In the Old Covenant the high priest brought in an animal to sacrifice. In the New Covenant, the High Priest was the sacrifice.
Our Lord Jesus Christ offered himself on our behalf. His life for ours. Do you remember what John the Baptist said when he saw Jesus approaching him? He declared these words in John 1:29,
… “Look, the Lamb of God, who takes away the sin of the world!
John understood the mission of Jesus as, “the lamb without blemish,” the Israelites were to sacrifice at the Passover, in Exodus 12.
The prophecy in Isaiah 53:7 points to this.
He was oppressed and afflicted,
yet he did not open his mouth;
he was led like a lamb to the slaughter,
and as a sheep before its shearers is silent,
so he did not open his mouth. (emphasis mine)
He laid down his life for those he loves. His life for ours.
Once For All
In the Old Covenant, the sacrifice on the Day of Atonement had to be repeated annually because the blood of animals was purely symbolic. It revealed that the wages of sin is death (Romans 6:23). It taught God’s people that sin is a big deal. It separates us from a right relationship with God. It has to be atoned for.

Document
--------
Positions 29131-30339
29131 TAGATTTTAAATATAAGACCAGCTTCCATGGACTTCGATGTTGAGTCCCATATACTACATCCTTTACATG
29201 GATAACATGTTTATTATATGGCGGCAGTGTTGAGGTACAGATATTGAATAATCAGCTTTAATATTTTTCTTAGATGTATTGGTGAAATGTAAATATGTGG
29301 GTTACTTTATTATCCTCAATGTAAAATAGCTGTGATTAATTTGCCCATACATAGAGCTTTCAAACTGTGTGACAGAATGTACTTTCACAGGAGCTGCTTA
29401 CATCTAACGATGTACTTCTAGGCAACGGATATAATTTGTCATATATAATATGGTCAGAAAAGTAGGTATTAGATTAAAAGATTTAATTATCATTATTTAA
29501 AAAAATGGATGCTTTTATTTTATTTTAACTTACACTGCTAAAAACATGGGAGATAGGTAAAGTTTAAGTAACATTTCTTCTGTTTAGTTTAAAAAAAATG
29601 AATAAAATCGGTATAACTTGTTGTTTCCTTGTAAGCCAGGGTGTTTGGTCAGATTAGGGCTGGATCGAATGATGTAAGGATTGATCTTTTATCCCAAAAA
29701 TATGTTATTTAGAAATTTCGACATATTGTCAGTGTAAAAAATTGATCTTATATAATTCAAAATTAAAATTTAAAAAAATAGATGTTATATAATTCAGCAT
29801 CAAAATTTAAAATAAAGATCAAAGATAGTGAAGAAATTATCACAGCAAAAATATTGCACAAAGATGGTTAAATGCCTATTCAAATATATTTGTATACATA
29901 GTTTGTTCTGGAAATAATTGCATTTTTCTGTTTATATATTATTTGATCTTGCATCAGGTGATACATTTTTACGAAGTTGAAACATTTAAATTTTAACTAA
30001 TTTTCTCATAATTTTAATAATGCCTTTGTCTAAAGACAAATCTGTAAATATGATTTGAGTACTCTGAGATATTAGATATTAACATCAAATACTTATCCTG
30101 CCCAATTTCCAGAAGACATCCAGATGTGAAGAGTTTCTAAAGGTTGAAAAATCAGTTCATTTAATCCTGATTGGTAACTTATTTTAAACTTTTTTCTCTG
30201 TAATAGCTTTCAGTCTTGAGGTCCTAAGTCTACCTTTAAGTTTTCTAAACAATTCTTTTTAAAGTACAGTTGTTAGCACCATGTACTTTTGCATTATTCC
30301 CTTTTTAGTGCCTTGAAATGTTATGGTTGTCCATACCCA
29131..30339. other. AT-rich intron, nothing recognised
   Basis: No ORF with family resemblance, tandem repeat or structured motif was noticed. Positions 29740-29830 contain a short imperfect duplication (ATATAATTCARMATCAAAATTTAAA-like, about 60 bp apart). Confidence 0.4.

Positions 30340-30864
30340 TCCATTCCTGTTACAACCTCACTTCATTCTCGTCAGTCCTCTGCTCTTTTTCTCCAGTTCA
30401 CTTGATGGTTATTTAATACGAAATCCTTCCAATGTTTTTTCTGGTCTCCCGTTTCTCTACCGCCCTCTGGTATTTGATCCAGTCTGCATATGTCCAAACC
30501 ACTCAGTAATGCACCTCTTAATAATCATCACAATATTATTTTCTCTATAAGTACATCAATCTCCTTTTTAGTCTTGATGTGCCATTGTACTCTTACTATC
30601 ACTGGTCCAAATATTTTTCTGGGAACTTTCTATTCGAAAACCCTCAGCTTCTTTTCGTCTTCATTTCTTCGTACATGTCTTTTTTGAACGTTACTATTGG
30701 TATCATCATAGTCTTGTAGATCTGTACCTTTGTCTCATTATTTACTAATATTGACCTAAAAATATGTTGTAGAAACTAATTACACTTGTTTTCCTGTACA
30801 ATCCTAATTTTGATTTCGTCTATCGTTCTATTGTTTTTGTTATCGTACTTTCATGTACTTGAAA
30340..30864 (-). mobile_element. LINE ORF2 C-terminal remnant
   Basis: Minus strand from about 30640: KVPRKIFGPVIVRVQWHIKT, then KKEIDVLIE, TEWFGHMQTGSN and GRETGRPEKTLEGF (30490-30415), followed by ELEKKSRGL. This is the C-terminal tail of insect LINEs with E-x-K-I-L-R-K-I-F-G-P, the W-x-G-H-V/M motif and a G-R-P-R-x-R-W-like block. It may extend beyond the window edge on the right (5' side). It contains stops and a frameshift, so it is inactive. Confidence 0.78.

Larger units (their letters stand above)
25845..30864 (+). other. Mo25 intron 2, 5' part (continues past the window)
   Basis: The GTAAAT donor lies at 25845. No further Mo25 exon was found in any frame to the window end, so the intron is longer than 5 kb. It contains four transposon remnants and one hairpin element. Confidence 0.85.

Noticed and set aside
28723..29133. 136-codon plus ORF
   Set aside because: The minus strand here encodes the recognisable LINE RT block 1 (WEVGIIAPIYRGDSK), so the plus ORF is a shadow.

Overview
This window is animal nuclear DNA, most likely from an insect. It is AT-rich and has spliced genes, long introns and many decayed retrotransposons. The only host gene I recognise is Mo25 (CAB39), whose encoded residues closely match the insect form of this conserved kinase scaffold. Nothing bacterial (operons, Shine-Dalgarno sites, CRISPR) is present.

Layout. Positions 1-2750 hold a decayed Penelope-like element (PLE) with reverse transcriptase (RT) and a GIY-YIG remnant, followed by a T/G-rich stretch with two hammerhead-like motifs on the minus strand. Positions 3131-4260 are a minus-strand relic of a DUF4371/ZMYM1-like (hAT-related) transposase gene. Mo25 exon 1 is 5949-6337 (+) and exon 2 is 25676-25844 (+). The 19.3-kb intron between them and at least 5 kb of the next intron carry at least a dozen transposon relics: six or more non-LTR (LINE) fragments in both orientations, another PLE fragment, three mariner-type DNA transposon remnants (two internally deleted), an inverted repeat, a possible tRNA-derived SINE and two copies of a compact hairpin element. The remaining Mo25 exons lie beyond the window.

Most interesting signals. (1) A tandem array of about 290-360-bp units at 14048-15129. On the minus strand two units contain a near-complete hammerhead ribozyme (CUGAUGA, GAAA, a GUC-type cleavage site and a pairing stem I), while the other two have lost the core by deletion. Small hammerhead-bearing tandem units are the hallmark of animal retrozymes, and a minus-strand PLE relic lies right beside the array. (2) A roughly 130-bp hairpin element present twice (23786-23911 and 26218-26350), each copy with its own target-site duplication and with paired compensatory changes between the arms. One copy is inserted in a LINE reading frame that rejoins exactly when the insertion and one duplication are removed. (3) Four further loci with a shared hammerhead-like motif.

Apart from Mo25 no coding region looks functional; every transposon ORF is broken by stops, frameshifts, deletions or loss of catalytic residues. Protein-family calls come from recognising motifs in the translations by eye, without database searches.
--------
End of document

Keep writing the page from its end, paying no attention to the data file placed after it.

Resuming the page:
And yet, the death of animals, offered by a sinful high priest, could do no more than point to something greater, something beyond itself, something that was to come.
And something greater did indeed come! God came in the Person of his Son, Jesus Christ, and he offered himself as a “once-for-all” sacrifice. That phrase, “once-for-all,” appears over and over again throughout Hebrews. It speaks of the permanence and perfection of the work of Jesus on the Cross.
Therefore, there’s no need to repeat the sacrifices anymore. All that needs to be done, has now been done.
Therefore, we’re called to trust in his sacrifice alone. The death of animals only provided a temporary, symbolic, and ceremonial cleansing from sin. But the author of Hebrews makes it clear that the death of Jesus cleanses us from all unrighteousness – both outward and inward. It cleans our hearts.
Verse 14 says,
How much more, then, will the blood of Christ, who through the eternal Spirit offered himself unblemished to God, cleanse our consciences from acts that lead to death, so that we may serve the living God! (emphasis mine)
Because of what Jesus did on our behalf, we no longer need to be weighed down by the burden of our past – the guilt and shame of who we were, or what we did, before we came to know Christ.
We now have a freedom that’s been won by our Lord Jesus on the Cross.
The Love of God
God did all of this because he loves us. The Apostle Paul emphasized this in Romans 8:9,